Released in 2016, and followed with a second volume in 2018, Soul Jazz’s Venezuela 70: (Cosmic Visions of a Latin American Earth: Venezuelan Experimental Rock in the 1970’s) is a heady brew and one hot stew of a melting pot, blending Latin rhythms and Venezuelan roots with krautrock, baroque pop, intergalactic jazz, spaced-out garage rock, exotica lounge, and technicolor psych-pop. It’s one of the cooler compilations we’ve heard in a minute, and don’t be fooled—this isn’t merely some Beatles and Stones invading Venezuela kitsch shit. This is some singular, forward-looking shit.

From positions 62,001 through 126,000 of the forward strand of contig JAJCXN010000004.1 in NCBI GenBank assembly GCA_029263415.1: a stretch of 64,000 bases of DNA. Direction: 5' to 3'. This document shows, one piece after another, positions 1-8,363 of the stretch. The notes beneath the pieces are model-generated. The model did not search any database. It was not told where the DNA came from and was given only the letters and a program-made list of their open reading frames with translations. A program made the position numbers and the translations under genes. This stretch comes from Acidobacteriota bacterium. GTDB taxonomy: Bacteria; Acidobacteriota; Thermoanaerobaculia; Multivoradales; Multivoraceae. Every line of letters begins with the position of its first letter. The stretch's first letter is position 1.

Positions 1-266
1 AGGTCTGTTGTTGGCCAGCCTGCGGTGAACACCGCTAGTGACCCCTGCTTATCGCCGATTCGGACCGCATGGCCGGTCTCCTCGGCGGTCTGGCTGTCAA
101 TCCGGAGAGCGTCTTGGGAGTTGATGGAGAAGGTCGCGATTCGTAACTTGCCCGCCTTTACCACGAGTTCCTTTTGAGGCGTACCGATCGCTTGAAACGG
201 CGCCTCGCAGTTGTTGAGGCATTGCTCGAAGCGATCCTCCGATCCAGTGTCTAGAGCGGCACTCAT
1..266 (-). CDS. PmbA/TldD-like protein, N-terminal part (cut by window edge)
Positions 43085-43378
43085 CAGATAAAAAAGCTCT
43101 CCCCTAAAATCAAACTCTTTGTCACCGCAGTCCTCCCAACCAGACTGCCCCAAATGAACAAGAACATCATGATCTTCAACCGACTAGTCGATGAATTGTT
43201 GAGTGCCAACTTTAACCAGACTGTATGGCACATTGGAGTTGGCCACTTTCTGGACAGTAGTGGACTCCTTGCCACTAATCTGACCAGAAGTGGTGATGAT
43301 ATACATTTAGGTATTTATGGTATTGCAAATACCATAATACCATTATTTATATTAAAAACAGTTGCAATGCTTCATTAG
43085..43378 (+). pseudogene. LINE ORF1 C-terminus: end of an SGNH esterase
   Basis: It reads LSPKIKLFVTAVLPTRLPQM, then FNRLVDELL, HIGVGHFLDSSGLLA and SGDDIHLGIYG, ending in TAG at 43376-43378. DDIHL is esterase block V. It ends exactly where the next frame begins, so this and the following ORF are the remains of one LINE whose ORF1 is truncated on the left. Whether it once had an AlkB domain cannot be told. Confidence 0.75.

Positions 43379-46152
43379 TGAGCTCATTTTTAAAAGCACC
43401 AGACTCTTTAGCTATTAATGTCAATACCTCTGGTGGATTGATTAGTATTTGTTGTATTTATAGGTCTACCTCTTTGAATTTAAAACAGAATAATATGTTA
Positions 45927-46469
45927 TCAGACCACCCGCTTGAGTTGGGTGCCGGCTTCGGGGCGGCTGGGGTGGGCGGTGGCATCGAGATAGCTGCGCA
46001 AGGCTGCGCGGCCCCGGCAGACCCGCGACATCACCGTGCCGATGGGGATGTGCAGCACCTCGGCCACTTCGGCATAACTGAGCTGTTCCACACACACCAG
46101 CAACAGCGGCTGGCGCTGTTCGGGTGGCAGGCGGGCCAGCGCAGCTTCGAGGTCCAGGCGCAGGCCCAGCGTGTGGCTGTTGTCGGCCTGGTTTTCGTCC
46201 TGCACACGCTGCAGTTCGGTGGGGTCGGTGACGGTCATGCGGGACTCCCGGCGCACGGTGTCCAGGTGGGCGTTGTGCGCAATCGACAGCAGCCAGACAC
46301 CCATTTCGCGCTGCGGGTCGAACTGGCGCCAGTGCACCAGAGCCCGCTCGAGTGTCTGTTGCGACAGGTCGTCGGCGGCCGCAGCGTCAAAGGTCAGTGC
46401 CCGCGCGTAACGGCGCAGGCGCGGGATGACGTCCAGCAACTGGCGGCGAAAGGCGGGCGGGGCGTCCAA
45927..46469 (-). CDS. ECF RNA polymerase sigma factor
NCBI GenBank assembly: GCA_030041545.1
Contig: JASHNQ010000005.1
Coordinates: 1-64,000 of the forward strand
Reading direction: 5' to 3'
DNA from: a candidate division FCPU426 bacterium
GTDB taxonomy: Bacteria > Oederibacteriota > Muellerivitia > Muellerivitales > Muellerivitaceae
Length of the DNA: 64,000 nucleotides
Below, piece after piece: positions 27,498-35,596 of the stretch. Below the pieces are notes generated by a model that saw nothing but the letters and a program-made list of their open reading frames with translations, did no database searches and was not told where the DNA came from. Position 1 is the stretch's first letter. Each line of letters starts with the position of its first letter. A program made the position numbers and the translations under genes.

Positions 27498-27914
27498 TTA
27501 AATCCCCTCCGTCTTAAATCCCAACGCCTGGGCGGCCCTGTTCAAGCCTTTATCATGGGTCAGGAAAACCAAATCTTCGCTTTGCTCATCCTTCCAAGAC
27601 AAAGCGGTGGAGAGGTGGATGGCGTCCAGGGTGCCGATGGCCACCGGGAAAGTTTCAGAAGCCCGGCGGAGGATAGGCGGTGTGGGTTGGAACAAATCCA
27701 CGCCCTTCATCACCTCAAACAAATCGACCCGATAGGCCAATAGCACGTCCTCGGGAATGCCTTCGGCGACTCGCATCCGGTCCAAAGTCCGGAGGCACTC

Each of Venezuela 70’s sixteen tracks are, in some fashion or another, more surprising than the last; the collection dizzying in its seamless synthesis of styles, genres, and influences–a platter that smoothly slides from rocking, grooving, slinking, and zapping into hyper speed. Recently, it’s one which falls a bit more into the latter category that has us dumbstruck.
Angel Rada’s “Basheeba” is a celestial hymn, swathed in drum machine and wobbling synths. And while it knowingly owes much to the forefathers of Krautrock, its owes more to Rada’s own eccentric interpretation of the sound and its potential forms. It’s playful 2-bit buoyance and strangely stately essence—comprising choral vocals and a courtly rhythmic cadence—makes it feel like an alternate reality baptism, a backwoods revival being held on one of Saturn’s rings. A bedroom space-funk outing that found a subterranean space of Gothic, equal parts Southern, Biblical, and Otherworldly. | c depasquale